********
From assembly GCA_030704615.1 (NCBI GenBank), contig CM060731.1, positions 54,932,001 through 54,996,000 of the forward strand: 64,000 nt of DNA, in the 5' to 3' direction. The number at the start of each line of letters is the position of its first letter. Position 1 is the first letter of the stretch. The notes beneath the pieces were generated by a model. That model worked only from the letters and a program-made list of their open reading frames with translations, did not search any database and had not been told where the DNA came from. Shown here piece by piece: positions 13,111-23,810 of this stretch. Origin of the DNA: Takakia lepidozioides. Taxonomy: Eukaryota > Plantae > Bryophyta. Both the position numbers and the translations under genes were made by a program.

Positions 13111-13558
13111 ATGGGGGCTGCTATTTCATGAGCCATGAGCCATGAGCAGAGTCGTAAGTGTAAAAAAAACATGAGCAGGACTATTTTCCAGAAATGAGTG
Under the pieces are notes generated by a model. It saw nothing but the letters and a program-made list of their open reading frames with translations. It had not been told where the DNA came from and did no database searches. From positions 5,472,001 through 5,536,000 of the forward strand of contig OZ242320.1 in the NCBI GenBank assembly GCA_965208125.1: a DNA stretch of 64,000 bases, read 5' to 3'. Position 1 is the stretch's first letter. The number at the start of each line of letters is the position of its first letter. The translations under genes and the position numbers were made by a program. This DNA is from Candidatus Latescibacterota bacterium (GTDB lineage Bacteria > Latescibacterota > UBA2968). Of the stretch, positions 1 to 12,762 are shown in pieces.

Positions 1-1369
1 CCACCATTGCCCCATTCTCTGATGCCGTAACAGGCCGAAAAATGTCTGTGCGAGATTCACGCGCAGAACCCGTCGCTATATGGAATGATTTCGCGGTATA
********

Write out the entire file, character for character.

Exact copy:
From assembly GCA_030704615.1 (NCBI GenBank), contig CM060731.1, positions 54,932,001 through 54,996,000 of the forward strand: 64,000 nt of DNA, in the 5' to 3' direction. The number at the start of each line of letters is the position of its first letter. Position 1 is the first letter of the stretch. The notes beneath the pieces were generated by a model. That model worked only from the letters and a program-made list of their open reading frames with translations, did not search any database and had not been told where the DNA came from. Shown here piece by piece: positions 13,111-23,810 of this stretch. Origin of the DNA: Takakia lepidozioides. Taxonomy: Eukaryota > Plantae > Bryophyta. Both the position numbers and the translations under genes were made by a program.

Positions 13111-13558
13111 ATGGGGGCTGCTATTTCATGAGCCATGAGCCATGAGCAGAGTCGTAAGTGTAAAAAAAACATGAGCAGGACTATTTTCCAGAAATGAGTG
Under the pieces are notes generated by a model. It saw nothing but the letters and a program-made list of their open reading frames with translations. It had not been told where the DNA came from and did no database searches. From positions 5,472,001 through 5,536,000 of the forward strand of contig OZ242320.1 in the NCBI GenBank assembly GCA_965208125.1: a DNA stretch of 64,000 bases, read 5' to 3'. Position 1 is the stretch's first letter. The number at the start of each line of letters is the position of its first letter. The translations under genes and the position numbers were made by a program. This DNA is from Candidatus Latescibacterota bacterium (GTDB lineage Bacteria > Latescibacterota > UBA2968). Of the stretch, positions 1 to 12,762 are shown in pieces.

Positions 1-1369
1 CCACCATTGCCCCATTCTCTGATGCCGTAACAGGCCGAAAAATGTCTGTGCGAGATTCACGCGCAGAACCCGTCGCTATATGGAATGATTTCGCGGTATA